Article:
You might be wondering how communities could be tied to a town via marriage. I’ve gone through about a dozen years of marriage contracts for the Jewish community of Rzeszów, Poland (in Fond 533 in the Rzeszów Archives) from about 1898 to 1910, and looked for towns that were represented by official stamps used in the documents. Rzeszów was known as Reisha (in Yiddish among the Jewish community), and it was a major community in the Austrian province of Galicia, which was later split between Eastern Poland (where Rzeszów is located) and Western Ukraine. Much of my father’s family lived in the town during this period.
In the wedding files, there are frequently also birth certificates, showing which community one or more of the couple getting married came from originally. Thus if a man from outside of Rzeszow was marrying a woman in Rzeszów, his birth certificate would generally be included in the file. The birth certificates were stamped with a special stamp representing the Jewish community of the town the record was from (to confirm its authenticity), and those stamps are the basis of this post. Keep this in mind when searching for birth certificates from towns that have no records – did the person get married somewhere else? Did you find that marriage record yet? The marriage certificates would generally be stamped as well, but by the officiating rabbi. Over those dozen years there are close to a hundred towns represented, and over 50 rabbis. Obviously many of these towns (and rabbis) repeat. Not surprisingly, the towns that are larger and closer tend to repeat more frequently.
Below you’ll see all the stamps. Click on any image to load the full size image so you can see it better (you’ll need to go Back to get back to the list). For towns in Poland, I’ve linked the town name to the page for that town in the B&F Compendium of Jewish Genealogy. Keep in mind that this list is in no way comprehenive. It is just suggestive of which communities the Jewish community of Rzeszów were most connected to via marriage during those years. It might be possible to do a more scientific study of the records and generate statistics on which communities married which other communities, but that’s for someone else to do. It was also very common in Galicia during this period for Jews to marry religiously without a civil marriage, and these records only show the civil marriages, so these are not the only towns, but the towns in which people married someone in Rzeszów that a civil record exists.
For each town that stamps exist for I have posted each stamp. If the same stamp repeats (which happens often) I only show it once. If the stamp changes, I show the new stamp. The same for the rabbi’s stamps, which also change occasionally.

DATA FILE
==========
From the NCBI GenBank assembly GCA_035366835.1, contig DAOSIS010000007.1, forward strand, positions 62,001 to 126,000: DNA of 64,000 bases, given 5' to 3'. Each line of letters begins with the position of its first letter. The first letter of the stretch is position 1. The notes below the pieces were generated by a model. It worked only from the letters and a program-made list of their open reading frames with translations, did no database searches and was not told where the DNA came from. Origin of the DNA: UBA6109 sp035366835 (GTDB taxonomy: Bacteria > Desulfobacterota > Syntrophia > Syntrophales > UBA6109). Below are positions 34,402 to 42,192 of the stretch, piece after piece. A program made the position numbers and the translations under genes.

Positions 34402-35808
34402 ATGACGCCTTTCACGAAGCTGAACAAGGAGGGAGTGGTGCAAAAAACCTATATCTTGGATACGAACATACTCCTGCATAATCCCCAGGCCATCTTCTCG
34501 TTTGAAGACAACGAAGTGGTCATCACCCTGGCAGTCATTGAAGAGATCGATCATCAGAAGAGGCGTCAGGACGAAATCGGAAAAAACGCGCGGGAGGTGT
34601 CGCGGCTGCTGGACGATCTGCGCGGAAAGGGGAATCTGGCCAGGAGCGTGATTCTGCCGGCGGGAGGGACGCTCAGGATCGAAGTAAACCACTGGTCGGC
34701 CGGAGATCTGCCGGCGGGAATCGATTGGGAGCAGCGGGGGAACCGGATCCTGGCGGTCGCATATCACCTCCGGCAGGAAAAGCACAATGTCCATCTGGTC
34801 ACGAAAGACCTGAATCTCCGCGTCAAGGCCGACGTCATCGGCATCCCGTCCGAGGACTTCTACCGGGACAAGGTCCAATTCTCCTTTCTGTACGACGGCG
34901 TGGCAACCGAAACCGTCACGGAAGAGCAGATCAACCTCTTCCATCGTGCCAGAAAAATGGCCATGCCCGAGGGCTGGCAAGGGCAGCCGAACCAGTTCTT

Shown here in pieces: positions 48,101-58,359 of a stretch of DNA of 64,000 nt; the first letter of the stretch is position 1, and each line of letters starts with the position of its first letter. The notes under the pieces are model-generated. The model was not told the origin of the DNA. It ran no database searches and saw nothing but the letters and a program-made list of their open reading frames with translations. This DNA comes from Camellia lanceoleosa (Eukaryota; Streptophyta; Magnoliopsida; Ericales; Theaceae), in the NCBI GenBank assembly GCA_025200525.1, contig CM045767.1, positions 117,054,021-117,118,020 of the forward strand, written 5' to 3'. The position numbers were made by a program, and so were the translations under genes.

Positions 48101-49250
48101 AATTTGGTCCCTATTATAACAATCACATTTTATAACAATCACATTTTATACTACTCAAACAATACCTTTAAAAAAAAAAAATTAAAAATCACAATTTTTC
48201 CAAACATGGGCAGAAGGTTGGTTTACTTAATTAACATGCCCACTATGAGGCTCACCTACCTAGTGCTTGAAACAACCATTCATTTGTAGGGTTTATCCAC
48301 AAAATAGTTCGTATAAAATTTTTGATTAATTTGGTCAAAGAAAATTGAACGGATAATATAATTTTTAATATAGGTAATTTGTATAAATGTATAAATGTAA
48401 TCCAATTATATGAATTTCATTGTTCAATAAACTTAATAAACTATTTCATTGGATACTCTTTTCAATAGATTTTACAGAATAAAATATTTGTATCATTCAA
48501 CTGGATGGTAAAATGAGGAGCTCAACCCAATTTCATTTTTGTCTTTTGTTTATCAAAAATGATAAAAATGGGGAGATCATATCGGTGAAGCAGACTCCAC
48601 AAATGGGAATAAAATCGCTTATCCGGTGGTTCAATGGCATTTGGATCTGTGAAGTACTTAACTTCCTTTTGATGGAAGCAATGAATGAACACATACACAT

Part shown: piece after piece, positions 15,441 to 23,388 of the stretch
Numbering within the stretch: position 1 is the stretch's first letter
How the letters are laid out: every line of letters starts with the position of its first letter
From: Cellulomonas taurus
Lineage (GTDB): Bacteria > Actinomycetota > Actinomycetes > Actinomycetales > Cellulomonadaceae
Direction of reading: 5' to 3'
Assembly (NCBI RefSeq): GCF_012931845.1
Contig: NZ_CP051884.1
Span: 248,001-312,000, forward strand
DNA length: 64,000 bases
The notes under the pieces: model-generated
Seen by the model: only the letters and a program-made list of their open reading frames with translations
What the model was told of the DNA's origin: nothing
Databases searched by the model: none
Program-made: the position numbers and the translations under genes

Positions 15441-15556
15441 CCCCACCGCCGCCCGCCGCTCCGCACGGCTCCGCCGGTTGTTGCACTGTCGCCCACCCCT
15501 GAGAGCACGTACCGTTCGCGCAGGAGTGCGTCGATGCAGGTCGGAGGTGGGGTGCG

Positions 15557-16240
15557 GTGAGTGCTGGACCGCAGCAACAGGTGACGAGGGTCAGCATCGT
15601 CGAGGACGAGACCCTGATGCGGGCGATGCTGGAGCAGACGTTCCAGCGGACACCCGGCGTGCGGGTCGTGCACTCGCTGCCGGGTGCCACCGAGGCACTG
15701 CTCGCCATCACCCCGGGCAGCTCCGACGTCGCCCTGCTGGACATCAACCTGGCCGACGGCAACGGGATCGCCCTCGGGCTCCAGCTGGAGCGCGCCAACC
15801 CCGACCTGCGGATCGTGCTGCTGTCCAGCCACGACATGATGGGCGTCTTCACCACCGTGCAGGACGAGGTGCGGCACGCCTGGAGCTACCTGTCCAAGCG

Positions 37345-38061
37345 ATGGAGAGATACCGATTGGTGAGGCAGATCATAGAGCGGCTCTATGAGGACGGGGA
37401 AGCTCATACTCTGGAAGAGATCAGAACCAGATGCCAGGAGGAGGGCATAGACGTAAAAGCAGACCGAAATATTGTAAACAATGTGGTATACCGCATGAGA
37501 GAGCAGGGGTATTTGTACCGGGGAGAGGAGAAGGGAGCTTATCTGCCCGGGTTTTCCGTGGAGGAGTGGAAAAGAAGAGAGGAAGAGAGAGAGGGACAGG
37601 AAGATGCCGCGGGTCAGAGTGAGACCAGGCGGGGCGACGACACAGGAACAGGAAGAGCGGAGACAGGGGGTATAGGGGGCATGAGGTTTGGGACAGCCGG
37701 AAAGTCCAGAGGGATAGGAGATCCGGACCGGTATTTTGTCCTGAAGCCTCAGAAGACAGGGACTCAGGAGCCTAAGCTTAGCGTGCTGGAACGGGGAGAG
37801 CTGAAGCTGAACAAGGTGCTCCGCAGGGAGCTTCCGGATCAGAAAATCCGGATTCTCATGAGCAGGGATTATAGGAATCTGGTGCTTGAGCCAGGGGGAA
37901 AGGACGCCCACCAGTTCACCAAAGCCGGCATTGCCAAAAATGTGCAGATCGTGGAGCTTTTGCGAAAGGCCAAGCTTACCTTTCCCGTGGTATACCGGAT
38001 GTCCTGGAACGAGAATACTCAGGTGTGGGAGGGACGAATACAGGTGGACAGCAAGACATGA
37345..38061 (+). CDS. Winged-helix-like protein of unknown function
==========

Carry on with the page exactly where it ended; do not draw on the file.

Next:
Did you have family from any of these towns? Did anyone in your family live in Rzeszów, or marry someone from Rzeszów? Tell your story in the comments.
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4 thoughts on “Communities tied to Rzeszów (Reisha), Poland via marriage”
Thank you Philip Trauring for this tremendous overview of the communities “marrying into” Rzeszow! My fraternal family – KLAGSBRUNN – came from Galicia, my own known branch mainly from Nowy Wisnicz, near Bochnia. According to Beider’s book the name Klagsbrunn can be found also in Rzeszow. After many years of research I still don’t have a satisfactory explanation for the source of this name (in German “Klagen” means complaining/lamenting or sueing in court; “Brunn” could mean a source of water, Brunnen means a well).
Amazing for me was also the signature of Rabbi Benzion Isac of Kanzcuga, as my ggm was most probable his daughter! (she married Abraham Klagsbrunn my ggf).
Thanks a lot! I’m researching some family in Rzeszow, and here I found the signature of Rabbi Eliyahu Horowitz.
Thanks for taking the time to take these pictures and write this fantastic post. I was looking for information on my cousin Rabbi Chaim Wolf Ellenbogen of Rzeszow (originally from Husiatyn) and was surprised to find his official seal and signature! He died only a few years later. I’m still trying to find out his father’s name, so please get in touch with me if anyone has any infomation about him.
I wasn’t aware that “typical” marriage records also had birth records along with them. Were these ‘alegata’ (marriage supplements)?
I believe the birth records are of spouses that came from other towns. I don’t think these were the supplements, but I need to take a look.